Sources said that a few days after the fall of the KNLA Brigade 7 headquarters, members of the DKBA crossed into the Thai village of Mae Salit in Tha Song Yang District where Karen refugees were being housed and made a loud and public statement of eating and drinking in the local restaurants.

Some of the DKBA soldiers also lobbied the newly arrived Karen refugees to return home. They told the refugees that the situation in the fighting zone is now stable, said Karen relief sources.

However, Karen sources said there are disagreements between DKBA soldiers and their commanders. There is a common perception that the leaders have only sided with the Burmese regime in order to expand and protect their business interests.

The commander of the DKBA Battalion 999, Col Chit Thu, is now believed to be the most influential man in both the DKBA administration and its military wing. The recent attacks on KNLA Brigade 7 were planned by Col Chit Thu with the aim of operating an economic zone after the battle was won, said the Karen sources.

DKBA sources reported that Col Chit Thu owns several large businesses, including logging, drug trafficking and a trade in motor vehicles from overseas. He regularly flies to countries such as Singapore and Hong Kong to facilitate his car importing business, the sources said.

One DKBA business source said that the DKBA leaders were aiming to increase their business activities in the region, with a view to constructing a road connecting DKBA headquarters Myaing Gyi Ngu and the Thai border, as well as expanding ventures in logging, mining natural resources such as zinc and tin, and building an infrastructure of factories and business enterprises.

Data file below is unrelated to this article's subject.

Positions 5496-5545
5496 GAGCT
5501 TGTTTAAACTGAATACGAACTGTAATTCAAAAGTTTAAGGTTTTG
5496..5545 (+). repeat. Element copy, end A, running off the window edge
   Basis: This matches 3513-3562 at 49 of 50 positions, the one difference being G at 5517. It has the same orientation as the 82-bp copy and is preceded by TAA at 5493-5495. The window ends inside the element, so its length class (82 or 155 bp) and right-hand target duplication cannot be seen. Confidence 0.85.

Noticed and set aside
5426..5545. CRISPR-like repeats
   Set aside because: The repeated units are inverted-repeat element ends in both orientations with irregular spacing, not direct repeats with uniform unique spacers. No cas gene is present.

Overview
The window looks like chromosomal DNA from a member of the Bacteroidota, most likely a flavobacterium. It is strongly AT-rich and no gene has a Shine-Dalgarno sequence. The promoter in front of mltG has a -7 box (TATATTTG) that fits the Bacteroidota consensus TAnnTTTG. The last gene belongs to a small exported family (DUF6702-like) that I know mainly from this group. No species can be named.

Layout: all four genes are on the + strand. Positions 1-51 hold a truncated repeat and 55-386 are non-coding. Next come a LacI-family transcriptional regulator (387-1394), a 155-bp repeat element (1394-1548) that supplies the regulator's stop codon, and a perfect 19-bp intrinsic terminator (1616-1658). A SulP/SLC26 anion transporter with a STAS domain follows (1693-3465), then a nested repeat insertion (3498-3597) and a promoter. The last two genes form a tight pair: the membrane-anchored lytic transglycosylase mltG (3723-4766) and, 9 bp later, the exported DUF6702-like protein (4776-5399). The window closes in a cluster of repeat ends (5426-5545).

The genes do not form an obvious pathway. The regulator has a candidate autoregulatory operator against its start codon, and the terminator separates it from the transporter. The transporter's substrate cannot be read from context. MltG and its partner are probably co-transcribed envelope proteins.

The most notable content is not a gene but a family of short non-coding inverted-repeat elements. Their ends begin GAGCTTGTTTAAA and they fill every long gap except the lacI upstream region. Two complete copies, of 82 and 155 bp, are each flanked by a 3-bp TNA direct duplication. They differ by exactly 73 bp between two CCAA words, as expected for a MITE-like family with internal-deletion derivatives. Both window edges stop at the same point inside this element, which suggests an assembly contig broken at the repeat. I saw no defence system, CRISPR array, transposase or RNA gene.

Trade will be controlled directly by Myanmar Federation of Chambers of Commerce and Industry, said the businessman.

However, he noted that not all was plain sailing with the DKBA leadership.

“The DKBA leaders have been fed by the Burmese regime, so now they have to serve the regime,” he said. “They have become servants of the junta.”

KNU General-Secretary Zipporah Sein said the DKBA is being used as a tool of the Burmese regime to oppress Karen people, and she urged the DKBA to reconsider its military activities against Karen civilians.

“The DKBA soldiers are clearly being used by the Burmese army. During fighting, the DKBA soldiers must stay in the front line and serve as minesweepers while the Burmese soldiers stay back and fire mortars,” said Zipporah Sein.

If the influence of the DKBA continues to grow in the border areas, the riskier it will be for the KNU, Burmese opposition groups in Mae Sot and refugees, said Burmese observers and Karen sources.

After the DKBA split from the KNU in 1995, the splinter group staged daring attacks on several Karen refugee camps along the Thai-Burmese border with the help of Burmese troops.

In 1997-98, Huay Kaloke refugee camp, about 10 km (6 miles) from Mae Sot, was attacked and burned down by DKBA soldiers.

After the breakaway of the DKBA and another splinter group, the KNU/KNLA Peace Council led by Maj Gen Htain Maung, assassinations between the splinter groups and KNU occurred frequently.

The most significant assassination was that of former general-secretary of the KNU, Mahn Sha, who was gunned down in his home in Mae Sot on February 14, 2008.

In an interview last year, the commander of KNLA Brigade 7, Brig-Gen Johnny, told The Irrawaddy: “All this fighting between Karens is enough to make the Burmese government very happy. We Karen people should be united.

“If we are divided, we will never achieve self-determination and the rights we demand,” said Johnny.

In Tha Song Yang, the 4,000 newcomers to the world of refuge sit around listlessly, looking confused and anxious.

Hsa Moo, a young Karen volunteer who is helping process the new refugees, said, “I don’t want Karen people to fight each other any more. All we want is peace. We are hungry for peace.”